With Bear Stearns’ Ralph Cioffi and Matthew Tannin in the news, Janet Tavakoli passes along an excerpt from her new book we thought might be interesting to Audit readers—not only because it relates to Bear hedge funds’ doings, but also because it shows a good business journalist at work.

In this case it’s Matthew Goldstein, then of BusinessWeek and now of Reuters, who’s seen digging persistently into things people didn’t want him to be digging into—namely why Bear Stearns was trying to offload the toxic assets in the Cioffi funds into a public offering of stock (something else nobody reminded us of in this morning’s stories), which he wrote “appears to be an unprecedented attempt by a Wall Street house to dump its mortgage bets.”

Note that Goldstein is snooping around on this in May of 2007, well before the funds blew up and two weeks after Cioffi said all was well on a conference call. It’s also worth noting that he was well ahead of just about everyone on eyeballing Bear and the CDO market, writing “Bear Stearns Shakes the CDO Honey Pot” in August 2005 for TheStreet.com (“The estimated $700 billion CDO market could be a fertile one for Spitzer. It’s developed almost overnight with little outside oversight… Critics fear the explosive growth in CDOs could spell trouble for Wall Street, since many of the institutional investors buying them are not fully aware of what they’re biting into.”).

This Tavakoli excerpt also shows what sources go through when they sticks their necks out on the record, and, I’d bet, why you find so few like Tavakoli who are consistently willing to do so. It also, in showing how BusinessWeek changed a headline after Bear Stearns complained, shows the pushback the press gets when upsets the apple cart a bit:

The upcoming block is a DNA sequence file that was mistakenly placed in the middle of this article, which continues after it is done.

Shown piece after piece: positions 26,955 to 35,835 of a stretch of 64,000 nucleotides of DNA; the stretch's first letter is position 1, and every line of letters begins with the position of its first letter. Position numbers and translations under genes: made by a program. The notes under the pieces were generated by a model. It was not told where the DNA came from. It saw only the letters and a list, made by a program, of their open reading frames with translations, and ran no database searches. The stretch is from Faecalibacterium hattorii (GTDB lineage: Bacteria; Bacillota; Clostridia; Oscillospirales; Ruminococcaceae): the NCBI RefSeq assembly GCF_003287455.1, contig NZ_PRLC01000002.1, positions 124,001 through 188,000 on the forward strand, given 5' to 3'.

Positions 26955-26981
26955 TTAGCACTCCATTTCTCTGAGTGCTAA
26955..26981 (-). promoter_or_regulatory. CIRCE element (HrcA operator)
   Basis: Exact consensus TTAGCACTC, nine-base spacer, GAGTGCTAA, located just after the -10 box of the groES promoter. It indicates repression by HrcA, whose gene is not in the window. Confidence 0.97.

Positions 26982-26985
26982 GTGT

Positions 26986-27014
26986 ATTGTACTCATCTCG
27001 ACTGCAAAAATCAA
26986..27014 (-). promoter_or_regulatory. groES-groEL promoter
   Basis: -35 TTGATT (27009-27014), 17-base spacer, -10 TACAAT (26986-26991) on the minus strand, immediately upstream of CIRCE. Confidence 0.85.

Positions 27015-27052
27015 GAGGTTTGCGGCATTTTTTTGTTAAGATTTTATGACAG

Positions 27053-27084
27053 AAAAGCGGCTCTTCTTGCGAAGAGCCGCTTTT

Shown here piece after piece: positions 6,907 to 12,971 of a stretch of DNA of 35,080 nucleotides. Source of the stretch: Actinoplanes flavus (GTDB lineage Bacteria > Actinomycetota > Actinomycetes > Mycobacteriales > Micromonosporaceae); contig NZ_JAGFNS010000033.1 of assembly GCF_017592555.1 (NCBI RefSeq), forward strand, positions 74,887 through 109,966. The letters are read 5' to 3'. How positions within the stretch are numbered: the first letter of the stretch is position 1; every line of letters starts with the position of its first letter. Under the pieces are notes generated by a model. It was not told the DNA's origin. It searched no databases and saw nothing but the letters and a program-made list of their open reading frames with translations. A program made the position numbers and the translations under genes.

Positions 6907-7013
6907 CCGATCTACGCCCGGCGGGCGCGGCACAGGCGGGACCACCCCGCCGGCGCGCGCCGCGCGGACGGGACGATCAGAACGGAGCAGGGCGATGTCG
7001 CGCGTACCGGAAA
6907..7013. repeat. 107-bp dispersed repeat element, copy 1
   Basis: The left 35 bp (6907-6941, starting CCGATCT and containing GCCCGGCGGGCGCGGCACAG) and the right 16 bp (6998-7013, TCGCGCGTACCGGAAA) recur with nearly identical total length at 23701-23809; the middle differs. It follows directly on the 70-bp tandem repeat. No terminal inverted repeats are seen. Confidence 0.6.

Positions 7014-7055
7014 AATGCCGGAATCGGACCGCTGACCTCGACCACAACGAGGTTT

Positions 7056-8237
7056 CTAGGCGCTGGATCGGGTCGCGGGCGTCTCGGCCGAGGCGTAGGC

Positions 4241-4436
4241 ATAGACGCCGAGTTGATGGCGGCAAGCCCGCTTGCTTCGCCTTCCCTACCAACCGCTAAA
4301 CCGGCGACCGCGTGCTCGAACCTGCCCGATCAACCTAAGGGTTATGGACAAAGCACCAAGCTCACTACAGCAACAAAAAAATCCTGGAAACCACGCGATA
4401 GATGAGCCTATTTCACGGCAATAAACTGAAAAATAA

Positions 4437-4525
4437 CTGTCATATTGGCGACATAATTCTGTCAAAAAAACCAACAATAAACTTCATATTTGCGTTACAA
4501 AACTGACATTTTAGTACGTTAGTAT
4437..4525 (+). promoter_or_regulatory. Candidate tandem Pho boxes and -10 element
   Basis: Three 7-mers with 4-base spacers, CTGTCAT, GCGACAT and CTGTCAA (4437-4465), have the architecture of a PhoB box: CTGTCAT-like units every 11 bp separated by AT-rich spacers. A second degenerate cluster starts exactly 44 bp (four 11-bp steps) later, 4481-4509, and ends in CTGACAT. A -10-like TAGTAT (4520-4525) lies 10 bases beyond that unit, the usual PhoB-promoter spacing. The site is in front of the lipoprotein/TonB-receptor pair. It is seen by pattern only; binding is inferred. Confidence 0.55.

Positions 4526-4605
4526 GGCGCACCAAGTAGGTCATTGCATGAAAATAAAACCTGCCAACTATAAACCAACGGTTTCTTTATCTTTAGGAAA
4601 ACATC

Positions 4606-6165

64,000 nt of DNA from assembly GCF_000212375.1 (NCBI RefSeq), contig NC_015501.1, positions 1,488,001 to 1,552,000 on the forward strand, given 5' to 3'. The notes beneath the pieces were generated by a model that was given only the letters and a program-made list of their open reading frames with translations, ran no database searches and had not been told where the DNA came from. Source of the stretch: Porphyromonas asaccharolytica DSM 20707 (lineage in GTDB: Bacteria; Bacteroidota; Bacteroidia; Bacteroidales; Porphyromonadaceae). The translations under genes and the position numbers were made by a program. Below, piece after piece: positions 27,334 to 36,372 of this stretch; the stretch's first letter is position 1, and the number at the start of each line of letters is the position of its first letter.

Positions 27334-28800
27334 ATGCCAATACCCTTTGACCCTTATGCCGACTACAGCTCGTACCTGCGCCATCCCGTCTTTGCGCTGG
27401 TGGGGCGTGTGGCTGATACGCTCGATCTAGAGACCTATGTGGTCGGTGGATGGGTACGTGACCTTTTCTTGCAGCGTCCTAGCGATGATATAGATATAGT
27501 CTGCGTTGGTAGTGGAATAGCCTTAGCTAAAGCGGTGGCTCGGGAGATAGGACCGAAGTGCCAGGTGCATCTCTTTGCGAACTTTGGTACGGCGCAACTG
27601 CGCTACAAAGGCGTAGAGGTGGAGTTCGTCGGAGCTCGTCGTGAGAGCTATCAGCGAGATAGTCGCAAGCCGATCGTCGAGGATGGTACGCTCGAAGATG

On May 9, 2007, Matt Goldstein called and asked me if I had a chance to look at the registration statement for a new initial public stock offering (IPO) called Everquest Financial, Ltd (Everquest). Everquest is a private company formed in September 2006, and the registration statement was a required filing in preparation for its going public. The shares were held by private equity investors, but the IPO would make shares available to the general public.

Everquest was jointly managed by Bear Stearns Asset Management Inc, and Stone Tower Debt Advisors LLC, an affiliate of Stone Tower Capital LLC. I was curious, but I was swamped. I told him no, I was very busy and had not even had a chance to glance at it. He called again asking if I had seen it, and again I said no, “Go away.” The next morning I ignored Matt’s voice mails, but finally took his call the afternoon of Thursday May 10 telling him that I still had not looked at the registration statement and had no plans to do so that day. My first call on the morning of Friday, May 11, 2007, was again from Matt Goldstein. He thought the IPO might be important.

I went to the SEC’s website, and as I scanned the document I thought to myself: Has Bear Stearns Asset Management completely lost its mind? There is a difference between being clever and being intelligent. As I printed out the document to read it more thoroughly, I put aside the rest of my work and said: “Matt, you are right; this is important.” I was surprised to read that funds managed by BSAM invested in the unrated first loss risk (equity) of CDOs. In my view, the underlying assets were neither suitable nor appropriate investments for the retail market. I did not have time for a thorough review, so I picked a CDO investment underwritten by Citigroup in March 2007 bearing in mind that if the Everquest IPO came to market, some of the proceeds would pay down Citigroup’s $200 million credit line. Everquest held the “first loss” risk, usually the riskiest of all of the CDO tranches (unless you do a “constellation” type deal with CDO hawala), and it was obvious to me that even the investors in the supposedly safe AAA tranches were in trouble. Time proved my concerns warranted, since the CDO triggered an event of default in February 2008, at which time Standard & Poor’s downgraded even the original safest AAA tranche to junk.

The equity is the investment with the most leverage, the highest nominal return, and is the most difficult to accurately price. The CDO equity investments were from CDOs underwritten by UBS, Citigroup, Merrill, and other investment banks.

Ryan Chittum is a former Wall Street Journal reporter, and deputy editor of The Audit, CJR's business section. If you see notable business journalism, give him a heads-up at rc2538@columbia.edu. Follow him on Twitter at @ryanchittum.